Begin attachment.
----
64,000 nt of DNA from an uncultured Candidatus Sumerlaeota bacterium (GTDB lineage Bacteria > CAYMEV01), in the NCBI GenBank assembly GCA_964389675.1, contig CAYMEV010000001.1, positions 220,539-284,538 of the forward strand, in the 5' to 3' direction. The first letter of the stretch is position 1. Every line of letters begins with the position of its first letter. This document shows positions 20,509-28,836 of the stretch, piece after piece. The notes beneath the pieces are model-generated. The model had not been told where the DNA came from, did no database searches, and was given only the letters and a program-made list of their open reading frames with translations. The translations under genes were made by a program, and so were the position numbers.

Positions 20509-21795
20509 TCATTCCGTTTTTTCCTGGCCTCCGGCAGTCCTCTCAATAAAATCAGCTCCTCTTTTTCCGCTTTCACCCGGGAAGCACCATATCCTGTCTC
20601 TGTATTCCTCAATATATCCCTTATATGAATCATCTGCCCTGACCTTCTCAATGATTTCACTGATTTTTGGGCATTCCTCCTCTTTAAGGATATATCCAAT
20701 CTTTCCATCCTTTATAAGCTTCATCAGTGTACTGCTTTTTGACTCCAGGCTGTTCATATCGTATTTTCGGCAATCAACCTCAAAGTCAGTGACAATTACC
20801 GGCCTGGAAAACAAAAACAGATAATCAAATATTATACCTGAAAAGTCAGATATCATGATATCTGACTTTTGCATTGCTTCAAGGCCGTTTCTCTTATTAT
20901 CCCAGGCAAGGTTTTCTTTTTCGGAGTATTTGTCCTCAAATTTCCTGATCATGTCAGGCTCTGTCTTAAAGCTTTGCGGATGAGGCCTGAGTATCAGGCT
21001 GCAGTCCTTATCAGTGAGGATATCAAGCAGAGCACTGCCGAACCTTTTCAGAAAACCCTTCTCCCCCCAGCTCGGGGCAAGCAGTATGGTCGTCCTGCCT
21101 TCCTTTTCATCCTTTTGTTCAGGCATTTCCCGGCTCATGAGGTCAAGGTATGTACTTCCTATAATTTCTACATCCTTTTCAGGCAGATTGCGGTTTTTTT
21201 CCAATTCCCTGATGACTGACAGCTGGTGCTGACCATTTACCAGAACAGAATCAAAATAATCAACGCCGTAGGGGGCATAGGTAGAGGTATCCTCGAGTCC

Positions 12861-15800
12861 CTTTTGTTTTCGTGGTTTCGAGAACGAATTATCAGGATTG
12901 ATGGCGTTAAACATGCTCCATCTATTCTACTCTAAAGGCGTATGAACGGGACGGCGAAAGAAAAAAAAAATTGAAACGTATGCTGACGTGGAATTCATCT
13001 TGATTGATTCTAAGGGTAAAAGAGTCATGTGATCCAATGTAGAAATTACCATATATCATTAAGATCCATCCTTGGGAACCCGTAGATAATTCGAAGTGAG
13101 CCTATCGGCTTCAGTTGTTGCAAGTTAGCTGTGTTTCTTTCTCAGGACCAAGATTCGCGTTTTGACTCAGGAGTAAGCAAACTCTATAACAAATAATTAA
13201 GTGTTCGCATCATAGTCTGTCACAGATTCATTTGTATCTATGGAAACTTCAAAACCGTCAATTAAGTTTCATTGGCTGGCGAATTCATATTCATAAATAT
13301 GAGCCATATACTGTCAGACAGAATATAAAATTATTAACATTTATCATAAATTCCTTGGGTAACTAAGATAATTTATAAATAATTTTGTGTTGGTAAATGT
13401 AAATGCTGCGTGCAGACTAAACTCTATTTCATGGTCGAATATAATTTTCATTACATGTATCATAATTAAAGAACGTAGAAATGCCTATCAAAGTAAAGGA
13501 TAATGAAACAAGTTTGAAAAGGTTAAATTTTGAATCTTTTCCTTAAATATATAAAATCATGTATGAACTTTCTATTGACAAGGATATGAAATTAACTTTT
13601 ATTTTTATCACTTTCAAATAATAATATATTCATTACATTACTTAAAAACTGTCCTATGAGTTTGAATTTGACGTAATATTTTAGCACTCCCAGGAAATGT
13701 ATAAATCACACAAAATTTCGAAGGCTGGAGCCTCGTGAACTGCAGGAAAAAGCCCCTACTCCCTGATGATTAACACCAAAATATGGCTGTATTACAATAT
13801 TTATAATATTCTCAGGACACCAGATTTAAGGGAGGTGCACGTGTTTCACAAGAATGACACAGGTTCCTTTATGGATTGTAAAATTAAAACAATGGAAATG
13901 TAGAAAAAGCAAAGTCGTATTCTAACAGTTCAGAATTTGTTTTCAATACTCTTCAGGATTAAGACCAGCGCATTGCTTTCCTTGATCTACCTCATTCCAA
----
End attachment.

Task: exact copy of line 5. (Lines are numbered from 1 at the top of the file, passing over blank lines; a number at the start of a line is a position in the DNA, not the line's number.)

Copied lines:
20701 CTTTCCATCCTTTATAAGCTTCATCAGTGTACTGCTTTTTGACTCCAGGCTGTTCATATCGTATTTTCGGCAATCAACCTCAAAGTCAGTGACAATTACC